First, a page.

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Explore, deform, and reform textures in Softfriends

Only a little like insects under your skin

"This is a pretty thing," our Adam said in the RPS treehouse today when he pointed out ,,,softfriends,,, (hereafter referred to as Softfriends because come on). It's a little doodad rolling above interesting textures which ripple and reform, controlled by two bulging lumps running under the landscape (the distinction between texture and landscape is only a matter of scale, isn't it?). It is a pretty thing.

"Finally, a game about insects crawling under my skin," I replied, because apparently I ruin everything. I have played Softfriends, though, and it is nice. It is a little skinsectile, between the droning sound and my controller buzzing in my hands, but it is nice.

Our view pans endlessly across textured surfaces which don't seem to be anything specific but have at times reminded me of everything from forested mountains and lonely mesas on plateaus to fantastic cities and, yes, skin. We run our thumbs across these landscapes through our controller's two thumbsticks, which control two little bumps that distort the landscape as it rolls over them. It's pleasant to try to spot them, learning a texture's pattern and watching for their distortions. They rumble the controller to buzz our hands as they move and more so when they draw closer.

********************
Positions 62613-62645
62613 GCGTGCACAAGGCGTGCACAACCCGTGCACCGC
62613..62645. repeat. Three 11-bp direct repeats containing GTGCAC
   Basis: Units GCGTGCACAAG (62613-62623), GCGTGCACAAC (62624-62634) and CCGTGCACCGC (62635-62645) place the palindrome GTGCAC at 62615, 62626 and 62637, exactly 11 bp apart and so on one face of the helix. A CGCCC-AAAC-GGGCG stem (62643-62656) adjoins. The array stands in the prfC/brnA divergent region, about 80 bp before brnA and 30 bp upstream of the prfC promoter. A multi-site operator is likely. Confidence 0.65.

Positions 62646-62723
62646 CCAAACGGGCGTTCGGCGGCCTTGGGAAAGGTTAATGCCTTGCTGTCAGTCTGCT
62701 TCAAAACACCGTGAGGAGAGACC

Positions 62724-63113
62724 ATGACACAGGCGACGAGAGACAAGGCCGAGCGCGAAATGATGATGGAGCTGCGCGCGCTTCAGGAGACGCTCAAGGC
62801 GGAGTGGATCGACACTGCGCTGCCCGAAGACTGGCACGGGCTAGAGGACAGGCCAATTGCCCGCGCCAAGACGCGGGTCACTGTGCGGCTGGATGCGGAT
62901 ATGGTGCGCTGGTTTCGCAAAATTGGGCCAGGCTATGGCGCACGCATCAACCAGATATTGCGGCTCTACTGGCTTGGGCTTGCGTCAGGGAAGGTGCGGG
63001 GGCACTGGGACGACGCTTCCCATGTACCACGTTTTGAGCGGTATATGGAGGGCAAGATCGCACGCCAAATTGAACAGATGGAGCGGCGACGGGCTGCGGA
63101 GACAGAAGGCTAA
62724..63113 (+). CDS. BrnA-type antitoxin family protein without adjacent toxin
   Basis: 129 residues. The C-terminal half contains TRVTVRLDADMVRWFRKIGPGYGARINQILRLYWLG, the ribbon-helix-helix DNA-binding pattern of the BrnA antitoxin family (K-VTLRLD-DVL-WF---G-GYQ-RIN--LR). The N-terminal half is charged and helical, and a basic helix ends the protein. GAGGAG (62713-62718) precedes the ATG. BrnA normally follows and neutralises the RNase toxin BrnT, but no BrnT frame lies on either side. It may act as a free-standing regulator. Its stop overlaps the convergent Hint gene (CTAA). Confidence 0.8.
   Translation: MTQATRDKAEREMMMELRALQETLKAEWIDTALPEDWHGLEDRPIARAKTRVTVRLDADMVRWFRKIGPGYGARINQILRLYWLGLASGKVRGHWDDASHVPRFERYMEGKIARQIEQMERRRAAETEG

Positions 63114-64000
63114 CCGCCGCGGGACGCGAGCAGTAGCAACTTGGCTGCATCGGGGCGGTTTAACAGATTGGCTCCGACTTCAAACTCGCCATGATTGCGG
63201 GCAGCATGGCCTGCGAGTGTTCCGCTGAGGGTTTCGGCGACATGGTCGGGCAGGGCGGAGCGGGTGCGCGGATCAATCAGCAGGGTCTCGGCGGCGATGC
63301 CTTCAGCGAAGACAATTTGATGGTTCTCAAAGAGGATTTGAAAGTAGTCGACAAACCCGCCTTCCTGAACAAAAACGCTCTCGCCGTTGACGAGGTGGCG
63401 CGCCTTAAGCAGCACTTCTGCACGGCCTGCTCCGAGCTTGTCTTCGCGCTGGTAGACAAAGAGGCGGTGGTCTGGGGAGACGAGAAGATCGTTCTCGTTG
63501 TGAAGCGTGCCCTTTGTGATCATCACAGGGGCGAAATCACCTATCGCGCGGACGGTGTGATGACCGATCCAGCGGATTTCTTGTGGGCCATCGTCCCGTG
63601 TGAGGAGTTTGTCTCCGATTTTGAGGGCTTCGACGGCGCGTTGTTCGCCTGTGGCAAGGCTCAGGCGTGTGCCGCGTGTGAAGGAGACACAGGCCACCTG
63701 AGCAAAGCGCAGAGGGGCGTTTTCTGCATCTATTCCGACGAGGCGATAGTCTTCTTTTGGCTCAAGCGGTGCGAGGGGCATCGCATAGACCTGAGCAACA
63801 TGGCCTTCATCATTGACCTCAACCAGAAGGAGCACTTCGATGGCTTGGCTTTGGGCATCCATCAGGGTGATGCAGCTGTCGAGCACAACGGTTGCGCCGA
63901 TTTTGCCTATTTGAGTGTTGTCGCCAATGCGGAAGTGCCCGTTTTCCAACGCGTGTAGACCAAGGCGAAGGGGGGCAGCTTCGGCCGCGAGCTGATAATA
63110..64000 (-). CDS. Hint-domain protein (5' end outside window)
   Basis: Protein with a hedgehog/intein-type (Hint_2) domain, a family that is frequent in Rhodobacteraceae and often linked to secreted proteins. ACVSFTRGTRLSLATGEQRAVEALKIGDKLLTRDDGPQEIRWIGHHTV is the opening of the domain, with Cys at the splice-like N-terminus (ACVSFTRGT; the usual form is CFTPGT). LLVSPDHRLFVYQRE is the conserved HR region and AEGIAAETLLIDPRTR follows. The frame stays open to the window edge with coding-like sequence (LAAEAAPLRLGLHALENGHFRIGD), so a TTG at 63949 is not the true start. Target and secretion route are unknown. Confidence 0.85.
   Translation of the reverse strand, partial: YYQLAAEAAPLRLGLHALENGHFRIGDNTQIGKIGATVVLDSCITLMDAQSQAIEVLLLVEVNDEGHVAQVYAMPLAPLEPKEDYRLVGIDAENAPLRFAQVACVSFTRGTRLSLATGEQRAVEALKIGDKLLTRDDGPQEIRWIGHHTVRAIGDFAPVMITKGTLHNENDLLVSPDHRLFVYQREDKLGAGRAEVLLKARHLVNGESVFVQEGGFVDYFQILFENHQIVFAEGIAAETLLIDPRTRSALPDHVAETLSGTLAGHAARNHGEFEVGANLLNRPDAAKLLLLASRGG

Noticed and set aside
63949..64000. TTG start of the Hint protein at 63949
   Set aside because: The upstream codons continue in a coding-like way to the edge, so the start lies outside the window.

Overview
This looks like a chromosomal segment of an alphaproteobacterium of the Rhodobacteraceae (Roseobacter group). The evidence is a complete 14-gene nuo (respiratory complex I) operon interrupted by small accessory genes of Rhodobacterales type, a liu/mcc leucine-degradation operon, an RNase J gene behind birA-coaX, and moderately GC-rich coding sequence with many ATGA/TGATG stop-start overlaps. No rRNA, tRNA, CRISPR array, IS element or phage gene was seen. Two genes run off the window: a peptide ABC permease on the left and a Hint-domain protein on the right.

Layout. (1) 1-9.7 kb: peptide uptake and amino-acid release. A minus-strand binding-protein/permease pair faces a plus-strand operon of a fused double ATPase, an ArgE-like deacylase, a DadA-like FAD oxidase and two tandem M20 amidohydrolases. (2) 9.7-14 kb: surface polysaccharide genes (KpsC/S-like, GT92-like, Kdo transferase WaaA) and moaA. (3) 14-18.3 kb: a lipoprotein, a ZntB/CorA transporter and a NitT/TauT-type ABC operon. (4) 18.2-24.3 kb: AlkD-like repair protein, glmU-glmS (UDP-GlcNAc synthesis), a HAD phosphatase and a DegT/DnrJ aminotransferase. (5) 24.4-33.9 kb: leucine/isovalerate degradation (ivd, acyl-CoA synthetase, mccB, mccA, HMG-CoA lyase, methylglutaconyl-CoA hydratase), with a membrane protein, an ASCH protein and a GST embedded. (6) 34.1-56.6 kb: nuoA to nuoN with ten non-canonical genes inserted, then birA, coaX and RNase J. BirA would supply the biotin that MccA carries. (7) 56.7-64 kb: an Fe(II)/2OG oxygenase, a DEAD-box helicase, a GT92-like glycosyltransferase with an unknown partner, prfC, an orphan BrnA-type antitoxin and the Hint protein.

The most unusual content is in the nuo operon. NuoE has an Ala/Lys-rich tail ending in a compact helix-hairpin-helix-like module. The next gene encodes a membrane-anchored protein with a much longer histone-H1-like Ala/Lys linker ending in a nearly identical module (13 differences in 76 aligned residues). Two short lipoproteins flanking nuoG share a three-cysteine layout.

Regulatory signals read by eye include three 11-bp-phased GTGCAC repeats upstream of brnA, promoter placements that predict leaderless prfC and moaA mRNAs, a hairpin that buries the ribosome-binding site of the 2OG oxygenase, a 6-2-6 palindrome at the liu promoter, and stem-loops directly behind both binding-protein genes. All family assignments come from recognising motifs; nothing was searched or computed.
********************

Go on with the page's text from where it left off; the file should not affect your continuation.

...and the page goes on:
"It suggests understanding space by feeling with eyes and joysticks for variations in the surface," developer Thomas Newlands says, and I like that.

Smash the two bumps together and ploop! they end in a lovely ripple as the landscape morphs into something new and bumps respawn appear somewhere else. For a movement, it's quiet and calm, then on and on we go. It is quite nice.

I have also enjoyed having the two lumps chase each other but not meeting, the droning sound and the buzzing controllers rising and falling.

Softfriends is available on Itch.io, pay-what-you-want with a suggested price of $1.11 and no minimum. It does need a 64-bit version of Windows and DirectX 11. It does support keyboards but I really would recommend playing with a controller. It wouldn't be the same without my hands buzzing along with the droning in my ears.

Also, I feel slightly dizzy when I stop playing, my eyes and sense of momentum still caught in the landscape I have now left. I consider that a bonus.

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Alice O'Connor

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When not writing news, Alice may be found in the sea.

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